In which continuity is preserved, a cultural victory is won, and an invasion is postponed.
Again, the entire command staff beams down to an uninhabited planet on which they have some reason to believe there is danger, as they search for the survivors of a destroyed ship. I believe I detect the rose referred to in the title, and one must remember that they have thorns. She also has something weird going on with her eyes which may be just a trick of the lighting but uh oh they also have stasis boxes that freeze the crew right in their tracks. Except for their eyes. Looks like they’re going to try to conquer humanity, or something. So, bets on robots, god-beings, or just jerkbags? Anyone? Pleasingly, I don’t know what to suspect.
These creatures come from the Andromeda, apparently, from the Kelvin empire. They are long-term thinkers, but either extremely arrogant or not sufficiently tactically aware not to tell Kirk that their paralyzation ray has a central weak point. They decide to monologue and tell Kirk that they plan to conquer the galaxy en masse, using the Enterprise to cross back by modifying its engines to make the journey in 300 years.
Also, t hey are using fairly shitty dialogue, but to expound on some of the differences betweens humans and their true bodies. They appear to actually take on human senses when they’re in human bodies. I also feel compelled to note that I was wrong. In “A Taste of Armageddon” I believe I mentioned that
Spock would never be seen to use his ‘mind meld through a prison wall’ technique again, but in fact he attempts it here. The fact that it doesn’t work does not diminish how pleased I am at the continuity. It also still does the job of getting them one of the paralytic belt buckles. Which apparently have another setting: turn-into-sponge, and when the away team gets captured, the two redshirts get made examples of.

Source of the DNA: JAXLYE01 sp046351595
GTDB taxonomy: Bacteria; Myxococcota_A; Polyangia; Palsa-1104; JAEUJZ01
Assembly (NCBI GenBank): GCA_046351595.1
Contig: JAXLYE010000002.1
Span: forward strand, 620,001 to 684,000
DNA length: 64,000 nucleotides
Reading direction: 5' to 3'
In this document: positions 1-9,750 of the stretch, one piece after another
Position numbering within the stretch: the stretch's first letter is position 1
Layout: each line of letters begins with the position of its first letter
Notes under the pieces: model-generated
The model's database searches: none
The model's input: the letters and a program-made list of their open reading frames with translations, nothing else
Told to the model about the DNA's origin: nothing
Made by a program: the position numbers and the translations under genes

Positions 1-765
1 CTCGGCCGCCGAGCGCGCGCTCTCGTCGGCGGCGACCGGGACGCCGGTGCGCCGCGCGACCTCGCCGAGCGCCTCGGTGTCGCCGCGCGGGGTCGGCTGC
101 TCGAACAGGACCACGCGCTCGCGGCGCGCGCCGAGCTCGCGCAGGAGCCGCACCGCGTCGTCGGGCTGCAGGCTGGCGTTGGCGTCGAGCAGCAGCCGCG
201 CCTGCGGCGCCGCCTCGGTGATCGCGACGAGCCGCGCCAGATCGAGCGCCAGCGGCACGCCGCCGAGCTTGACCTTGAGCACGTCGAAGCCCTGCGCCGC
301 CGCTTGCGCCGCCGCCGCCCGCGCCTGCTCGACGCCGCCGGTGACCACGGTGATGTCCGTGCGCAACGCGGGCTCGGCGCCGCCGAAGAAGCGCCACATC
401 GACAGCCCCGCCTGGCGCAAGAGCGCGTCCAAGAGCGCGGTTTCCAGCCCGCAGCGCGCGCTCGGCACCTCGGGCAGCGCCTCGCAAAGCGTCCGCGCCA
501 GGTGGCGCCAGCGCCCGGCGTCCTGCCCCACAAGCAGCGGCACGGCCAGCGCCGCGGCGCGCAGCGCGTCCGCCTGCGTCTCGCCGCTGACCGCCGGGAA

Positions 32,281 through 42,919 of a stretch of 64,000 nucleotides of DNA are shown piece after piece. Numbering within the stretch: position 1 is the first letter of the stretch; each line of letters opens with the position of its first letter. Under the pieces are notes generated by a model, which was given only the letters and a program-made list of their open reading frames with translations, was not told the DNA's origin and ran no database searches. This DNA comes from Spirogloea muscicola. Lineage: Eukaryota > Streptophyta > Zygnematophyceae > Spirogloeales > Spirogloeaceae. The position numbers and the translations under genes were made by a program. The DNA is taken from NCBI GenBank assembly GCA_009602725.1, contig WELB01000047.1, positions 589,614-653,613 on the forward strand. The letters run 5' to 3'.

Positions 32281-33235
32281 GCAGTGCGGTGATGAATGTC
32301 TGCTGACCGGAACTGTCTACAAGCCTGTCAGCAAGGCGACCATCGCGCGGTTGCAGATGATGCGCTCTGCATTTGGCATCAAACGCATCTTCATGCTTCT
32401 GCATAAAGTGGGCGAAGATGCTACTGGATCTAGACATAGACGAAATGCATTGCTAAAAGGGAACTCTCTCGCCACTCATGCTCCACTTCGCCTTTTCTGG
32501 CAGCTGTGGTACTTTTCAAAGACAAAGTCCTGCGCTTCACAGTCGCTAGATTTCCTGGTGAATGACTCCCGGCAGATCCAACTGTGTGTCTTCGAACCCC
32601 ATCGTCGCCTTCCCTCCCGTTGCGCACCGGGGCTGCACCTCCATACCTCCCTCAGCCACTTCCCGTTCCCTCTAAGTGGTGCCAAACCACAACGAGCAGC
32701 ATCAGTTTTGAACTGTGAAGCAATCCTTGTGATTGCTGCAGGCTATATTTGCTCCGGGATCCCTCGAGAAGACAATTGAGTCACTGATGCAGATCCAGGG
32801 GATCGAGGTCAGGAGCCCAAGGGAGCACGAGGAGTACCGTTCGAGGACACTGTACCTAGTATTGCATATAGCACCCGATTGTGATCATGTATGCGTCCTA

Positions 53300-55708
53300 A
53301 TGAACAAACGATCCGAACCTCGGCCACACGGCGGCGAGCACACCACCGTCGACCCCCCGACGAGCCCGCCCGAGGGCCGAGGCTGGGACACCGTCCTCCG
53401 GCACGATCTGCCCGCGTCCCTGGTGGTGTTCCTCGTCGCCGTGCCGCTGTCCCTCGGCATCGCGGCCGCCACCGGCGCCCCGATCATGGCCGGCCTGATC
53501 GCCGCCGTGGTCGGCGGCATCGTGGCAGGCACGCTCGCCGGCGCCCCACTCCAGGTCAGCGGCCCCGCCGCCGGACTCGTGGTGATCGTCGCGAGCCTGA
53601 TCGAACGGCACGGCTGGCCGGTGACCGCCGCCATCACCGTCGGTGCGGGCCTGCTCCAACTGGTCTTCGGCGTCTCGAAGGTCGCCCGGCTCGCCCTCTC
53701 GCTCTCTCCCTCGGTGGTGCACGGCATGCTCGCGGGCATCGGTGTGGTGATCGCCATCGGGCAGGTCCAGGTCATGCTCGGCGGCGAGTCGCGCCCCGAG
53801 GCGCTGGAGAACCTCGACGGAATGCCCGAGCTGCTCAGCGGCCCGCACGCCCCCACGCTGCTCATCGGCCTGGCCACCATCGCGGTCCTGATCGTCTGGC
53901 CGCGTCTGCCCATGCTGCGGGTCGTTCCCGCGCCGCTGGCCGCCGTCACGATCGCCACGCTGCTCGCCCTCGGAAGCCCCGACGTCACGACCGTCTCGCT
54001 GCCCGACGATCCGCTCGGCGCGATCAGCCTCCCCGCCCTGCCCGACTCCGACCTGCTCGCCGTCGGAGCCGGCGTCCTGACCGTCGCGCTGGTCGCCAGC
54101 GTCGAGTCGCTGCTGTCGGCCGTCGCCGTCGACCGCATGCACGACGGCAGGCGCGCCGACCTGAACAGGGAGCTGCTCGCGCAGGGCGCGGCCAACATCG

So, next up is the ‘sick prisoner’ routine, because there’s some possibility that they can use medical equipment to jam the paralysis field of the Kelvins, which are huge tentacled monstrosities.
This also makes, like, the second or third time someone or something has upgraded the Enterprise warp engines, which might go some way toward explaining the difference in speed between TOS and TNG-era.
With all other plans moot, they rig the ship to be blown up on Kirk’s orders, unless he can come up with an alternate plan. Like, perhaps hoping that someone aboard his ship has latent ESP and gets posessed by the Barrier energy. This does not, in fact, happen. Kirk does not, in fact, order it. The Kelvins do not, in fact, intend to let the human crew persist in their humanoid bodies, and all non-essential personnel get turned into sponges. Bet you’re wishing you’d blown up the ship now, huh Kirk?
It looks like the key to this is going to be in subverting the Kelvins. One of the ladies appeared fascinated by flowers, and one of the men has expressed
interest in eating food. And with the rest of the crew in sponge form, they’ll need the superweapon and their cooperation. This episode is about cultural victory over potentially superior forces. Beatles and blue jeans, as the saying goes. Scotty’s first instinct is to get them drunk, an endeavor I can get behind. And of course, Kirk is going to try to get it on with one of the ladies, because Kirk, that’s why. And McCoy decides to screw with his mark by injecting him with an agitant and irritating the crap out of him.
After annoying, outdrinking, and seducing their various targets, Kirkgives his speech and promises to dispatch a robot ship to the Kelvin empire with a peaceful offer. I wonder how that will wind up playing out, 600 years down the line? That would put us in, what, the 29th century when the Kelvin empire shows up to stomp on the necks of the Federation?